.Geographic organizational structure is used mainly in industries like retail and hotel chains. transportation and other large national and international organizations. Manufacturing organizations with several plants in different geographical locations may choose to operate using a geographic structure.

Functional Organizational Structure .

Organizations employing this kind of structure divide themselves into functional areas like marketing. positions are grouped based on the type of work they do and the skills required to complete that work. engineering. and accounting.In a functional structure. .

Project Organizational Structure .

The project manager has full-time team members working under him. .Organizations arrange their activities into programs or portfolios. and implement them through the projects.

generally to both a functional manager and a project manager.A matrix organizational structure is a company structure in which the reporting relationships are set up as a grid. rather than in the traditional hierarchy. employees have dual reporting relationships . Matrix management is suitable for use in situations needing multiple simultaneous management capabilities (Bartlett and Ghoshal. In other words. . or matrix. 1990).

Figure 1 A Simple management scheme .

Responsibilities of Project and Functional manager within a Matrix Organization .

Project responsibility Provide day-to-day guidance on work to be done Determine all priorities related to work. Ensure funding levels available for work including special tools Ensure conflicts between functions resolved Plan project and ensure project objectives are being met Provide customer interface Monitor project progress including resource usage and spend .

including tools. Monitor progress of functional contributors and help with technical problems. Look after ‘pay and rations’ of staff including personal achievement. Determine methods to be used in carrying out task. . Ensure technical know how transferred between projects.Functional responsibility Provide personnel of correct skills for job to be done.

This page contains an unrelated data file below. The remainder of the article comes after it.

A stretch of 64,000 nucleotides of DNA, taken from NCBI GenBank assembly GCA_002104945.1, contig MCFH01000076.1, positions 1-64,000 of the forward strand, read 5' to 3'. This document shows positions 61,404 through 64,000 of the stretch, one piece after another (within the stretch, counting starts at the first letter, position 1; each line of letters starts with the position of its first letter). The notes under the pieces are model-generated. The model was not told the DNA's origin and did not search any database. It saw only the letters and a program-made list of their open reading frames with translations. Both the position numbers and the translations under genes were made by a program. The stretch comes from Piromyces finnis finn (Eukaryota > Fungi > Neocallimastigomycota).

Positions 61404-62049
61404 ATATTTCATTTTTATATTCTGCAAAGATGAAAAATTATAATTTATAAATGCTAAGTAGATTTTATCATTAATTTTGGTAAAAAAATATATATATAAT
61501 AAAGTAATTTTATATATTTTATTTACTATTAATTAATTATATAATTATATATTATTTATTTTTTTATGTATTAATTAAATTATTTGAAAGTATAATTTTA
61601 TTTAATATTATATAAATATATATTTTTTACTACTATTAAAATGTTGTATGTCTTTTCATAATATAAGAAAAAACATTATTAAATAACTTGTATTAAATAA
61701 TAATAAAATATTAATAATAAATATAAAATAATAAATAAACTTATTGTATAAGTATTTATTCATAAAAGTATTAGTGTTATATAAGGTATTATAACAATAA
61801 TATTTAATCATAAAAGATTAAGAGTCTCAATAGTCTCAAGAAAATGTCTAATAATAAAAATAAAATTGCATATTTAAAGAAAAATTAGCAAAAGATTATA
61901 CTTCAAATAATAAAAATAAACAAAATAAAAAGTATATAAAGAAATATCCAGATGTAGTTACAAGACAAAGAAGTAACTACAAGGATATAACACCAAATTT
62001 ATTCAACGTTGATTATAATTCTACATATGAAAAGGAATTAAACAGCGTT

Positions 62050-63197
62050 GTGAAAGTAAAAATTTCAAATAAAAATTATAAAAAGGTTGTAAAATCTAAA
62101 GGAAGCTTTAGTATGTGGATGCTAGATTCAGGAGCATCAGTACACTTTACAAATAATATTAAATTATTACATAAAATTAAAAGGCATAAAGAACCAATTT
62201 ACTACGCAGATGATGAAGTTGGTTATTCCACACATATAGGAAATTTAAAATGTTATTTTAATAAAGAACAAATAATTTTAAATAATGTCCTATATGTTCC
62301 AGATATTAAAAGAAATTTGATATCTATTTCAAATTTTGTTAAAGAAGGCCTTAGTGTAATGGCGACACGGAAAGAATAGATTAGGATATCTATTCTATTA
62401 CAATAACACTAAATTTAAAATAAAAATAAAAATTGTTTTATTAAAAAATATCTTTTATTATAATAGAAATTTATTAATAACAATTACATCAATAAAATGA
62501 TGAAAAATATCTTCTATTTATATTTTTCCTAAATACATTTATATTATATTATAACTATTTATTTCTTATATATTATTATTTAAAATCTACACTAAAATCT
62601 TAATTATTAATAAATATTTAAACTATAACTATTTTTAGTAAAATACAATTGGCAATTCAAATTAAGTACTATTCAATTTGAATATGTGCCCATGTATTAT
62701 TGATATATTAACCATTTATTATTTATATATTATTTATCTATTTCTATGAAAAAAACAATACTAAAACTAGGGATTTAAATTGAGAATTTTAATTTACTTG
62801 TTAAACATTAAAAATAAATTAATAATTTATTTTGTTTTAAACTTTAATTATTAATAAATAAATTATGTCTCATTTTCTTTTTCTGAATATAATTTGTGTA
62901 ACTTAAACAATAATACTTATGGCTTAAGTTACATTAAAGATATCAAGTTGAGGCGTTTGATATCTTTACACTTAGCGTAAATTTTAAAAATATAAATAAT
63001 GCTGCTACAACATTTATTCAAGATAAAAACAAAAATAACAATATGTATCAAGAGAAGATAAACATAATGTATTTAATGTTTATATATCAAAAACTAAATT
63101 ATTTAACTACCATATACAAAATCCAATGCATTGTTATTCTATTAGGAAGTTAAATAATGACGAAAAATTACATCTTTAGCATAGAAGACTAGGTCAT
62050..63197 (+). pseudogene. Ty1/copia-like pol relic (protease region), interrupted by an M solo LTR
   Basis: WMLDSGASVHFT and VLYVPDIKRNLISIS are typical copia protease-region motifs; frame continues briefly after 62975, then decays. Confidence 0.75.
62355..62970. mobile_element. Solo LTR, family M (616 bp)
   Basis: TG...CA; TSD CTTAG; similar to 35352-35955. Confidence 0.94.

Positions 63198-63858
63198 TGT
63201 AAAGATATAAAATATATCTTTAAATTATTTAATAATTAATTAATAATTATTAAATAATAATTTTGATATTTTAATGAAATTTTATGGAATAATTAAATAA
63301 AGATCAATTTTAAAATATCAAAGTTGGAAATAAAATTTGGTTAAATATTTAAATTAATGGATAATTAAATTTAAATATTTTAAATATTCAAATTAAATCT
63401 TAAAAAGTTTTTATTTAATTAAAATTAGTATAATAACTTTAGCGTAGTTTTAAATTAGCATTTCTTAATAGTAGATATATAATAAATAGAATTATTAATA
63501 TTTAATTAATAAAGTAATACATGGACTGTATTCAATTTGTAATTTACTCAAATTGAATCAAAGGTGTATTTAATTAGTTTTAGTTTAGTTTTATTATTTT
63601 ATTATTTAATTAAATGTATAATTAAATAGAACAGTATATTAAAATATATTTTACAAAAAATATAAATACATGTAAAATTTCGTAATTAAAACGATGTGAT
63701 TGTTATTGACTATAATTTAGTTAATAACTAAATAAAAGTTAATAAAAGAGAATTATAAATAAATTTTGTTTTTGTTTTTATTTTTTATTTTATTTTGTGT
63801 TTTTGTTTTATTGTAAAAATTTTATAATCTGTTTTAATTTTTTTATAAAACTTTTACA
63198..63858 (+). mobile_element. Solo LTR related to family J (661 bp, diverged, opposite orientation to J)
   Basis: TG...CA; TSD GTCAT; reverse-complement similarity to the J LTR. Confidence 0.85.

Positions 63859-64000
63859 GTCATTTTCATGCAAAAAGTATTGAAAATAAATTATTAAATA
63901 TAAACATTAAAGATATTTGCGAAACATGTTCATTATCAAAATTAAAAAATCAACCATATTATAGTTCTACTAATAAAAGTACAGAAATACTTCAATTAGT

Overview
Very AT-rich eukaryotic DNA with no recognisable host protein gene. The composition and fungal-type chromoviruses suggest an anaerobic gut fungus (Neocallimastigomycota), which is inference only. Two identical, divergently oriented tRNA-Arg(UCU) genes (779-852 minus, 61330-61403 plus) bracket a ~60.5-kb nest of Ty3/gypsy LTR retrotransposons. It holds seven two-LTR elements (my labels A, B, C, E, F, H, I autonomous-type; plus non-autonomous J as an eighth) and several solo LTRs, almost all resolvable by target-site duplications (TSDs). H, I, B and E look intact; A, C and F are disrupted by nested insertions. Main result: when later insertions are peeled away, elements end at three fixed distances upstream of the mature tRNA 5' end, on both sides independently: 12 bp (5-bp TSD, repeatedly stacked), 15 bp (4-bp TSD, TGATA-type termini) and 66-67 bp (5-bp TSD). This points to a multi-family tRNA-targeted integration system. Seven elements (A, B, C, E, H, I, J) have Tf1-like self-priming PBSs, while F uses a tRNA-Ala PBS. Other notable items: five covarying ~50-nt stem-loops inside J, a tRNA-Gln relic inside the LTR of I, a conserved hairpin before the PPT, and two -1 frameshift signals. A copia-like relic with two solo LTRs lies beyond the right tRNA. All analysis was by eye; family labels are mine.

There is a ‘home’ for the engineer to go to at the termination of the project .Functional manager is responsible for. Looking after the personal needs of the individual engineer Ensuring that high quality standards are followed on the project and.

functional and matrix organization .Project organization Project organization (%) 100 50 Matrix organization Functional organization 0 50 Functional control (%) 10 0 Figure 2 The relationship between project.

grow and deliver products to the costumer.The matrix organization has several aims: To allow projects to be formulated. To provide staff leveling. with minimum time and expense. including post-sales support. Overall staffing level Project 1 Figure 3 Staff levelling Project 2 Project 3 Project 4 .

by moving some of the day-to-day issues to the functional organization. To provide a project focus on all the work being. especially in relation to the impact on the costumer.  To provide platform for faster decision making.  To allow the project to concentrate on delivering the product to the costumer.  To provide a view across all the various functional areas in order to determine the impact of developments or changes in one area on another.  To provide a focus on the costumer. .

.Advantages to be gained for the engineer working in a matrix organization. Appraisals and promotions are based on the input from two managers. so they are more likely to be related to merit rather than the whim of individual managers. It is easier for the engineer to move between jobs. Experience is gained of working in a function and in a project The engineer can learn from the various managers.

THE INFORMAL ORGANIZATION Formal Organizational Structure DIRECTOR MANAGER A MANAGER B MANAGER C MANAGER D .

THE INFORMAL ORGANIZATION Informal Organizational Structure DIRECTOR MANAGER A MANAGER B MANAGER C MANAGER D .

PRESSURES FOR ORGANIZATIONAL CHANGE Takeover Markets New investment Leavers Customers Promotions Technology Competition New recruits Career moves Economics Legislation Suppliers .

• Employees feel threatened by the change. .BARRIERS TO CHANGE • The inertia within the organization. caused by the norms that have been operating over several years. resulting from the change may be better. Norms are shared values within the organization and they prevent its employees from accepting that a different set of values. Managers may also feel that the change will result in loss of control over some of their staff and a reduction in their status. • Employees may feel that they are no longer in control of their own career paths.

• Employees who are put into a new role by the change may feel that they would not be able to cope. • Past experience within the organization often determines future behaviour.BARRIERS TO CHANGE • There could be uncertainty about future roles. . Employees may feel that they would no longer have a meaningful job in the new organization.